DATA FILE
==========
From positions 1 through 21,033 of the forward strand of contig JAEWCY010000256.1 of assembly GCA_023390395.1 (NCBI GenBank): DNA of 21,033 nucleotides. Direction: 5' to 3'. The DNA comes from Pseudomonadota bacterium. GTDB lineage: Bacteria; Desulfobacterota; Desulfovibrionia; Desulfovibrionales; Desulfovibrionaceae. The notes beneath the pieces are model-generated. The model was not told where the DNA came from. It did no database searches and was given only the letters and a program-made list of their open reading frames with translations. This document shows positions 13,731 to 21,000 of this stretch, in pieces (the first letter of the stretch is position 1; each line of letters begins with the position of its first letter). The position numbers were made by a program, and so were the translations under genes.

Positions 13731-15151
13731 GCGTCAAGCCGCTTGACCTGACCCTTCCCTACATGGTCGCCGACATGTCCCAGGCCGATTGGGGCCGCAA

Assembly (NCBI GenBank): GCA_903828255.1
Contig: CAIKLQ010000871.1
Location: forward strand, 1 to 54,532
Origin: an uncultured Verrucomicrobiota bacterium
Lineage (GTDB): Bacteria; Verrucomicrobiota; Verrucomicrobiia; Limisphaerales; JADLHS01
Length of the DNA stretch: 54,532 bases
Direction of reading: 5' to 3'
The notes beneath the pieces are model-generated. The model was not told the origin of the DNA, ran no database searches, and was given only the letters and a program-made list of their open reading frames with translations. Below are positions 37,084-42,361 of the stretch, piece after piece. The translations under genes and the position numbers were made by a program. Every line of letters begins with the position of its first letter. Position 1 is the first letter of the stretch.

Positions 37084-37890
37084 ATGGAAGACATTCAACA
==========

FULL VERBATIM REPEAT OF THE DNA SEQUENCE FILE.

From positions 1 through 21,033 of the forward strand of contig JAEWCY010000256.1 of assembly GCA_023390395.1 (NCBI GenBank): DNA of 21,033 nucleotides. Direction: 5' to 3'. The DNA comes from Pseudomonadota bacterium. GTDB lineage: Bacteria; Desulfobacterota; Desulfovibrionia; Desulfovibrionales; Desulfovibrionaceae. The notes beneath the pieces are model-generated. The model was not told where the DNA came from. It did no database searches and was given only the letters and a program-made list of their open reading frames with translations. This document shows positions 13,731 to 21,000 of this stretch, in pieces (the first letter of the stretch is position 1; each line of letters begins with the position of its first letter). The position numbers were made by a program, and so were the translations under genes.

Positions 13731-15151
13731 GCGTCAAGCCGCTTGACCTGACCCTTCCCTACATGGTCGCCGACATGTCCCAGGCCGATTGGGGCCGCAA

Assembly (NCBI GenBank): GCA_903828255.1
Contig: CAIKLQ010000871.1
Location: forward strand, 1 to 54,532
Origin: an uncultured Verrucomicrobiota bacterium
Lineage (GTDB): Bacteria; Verrucomicrobiota; Verrucomicrobiia; Limisphaerales; JADLHS01
Length of the DNA stretch: 54,532 bases
Direction of reading: 5' to 3'
The notes beneath the pieces are model-generated. The model was not told the origin of the DNA, ran no database searches, and was given only the letters and a program-made list of their open reading frames with translations. Below are positions 37,084-42,361 of the stretch, piece after piece. The translations under genes and the position numbers were made by a program. Every line of letters begins with the position of its first letter. Position 1 is the first letter of the stretch.

Positions 37084-37890
37084 ATGGAAGACATTCAACA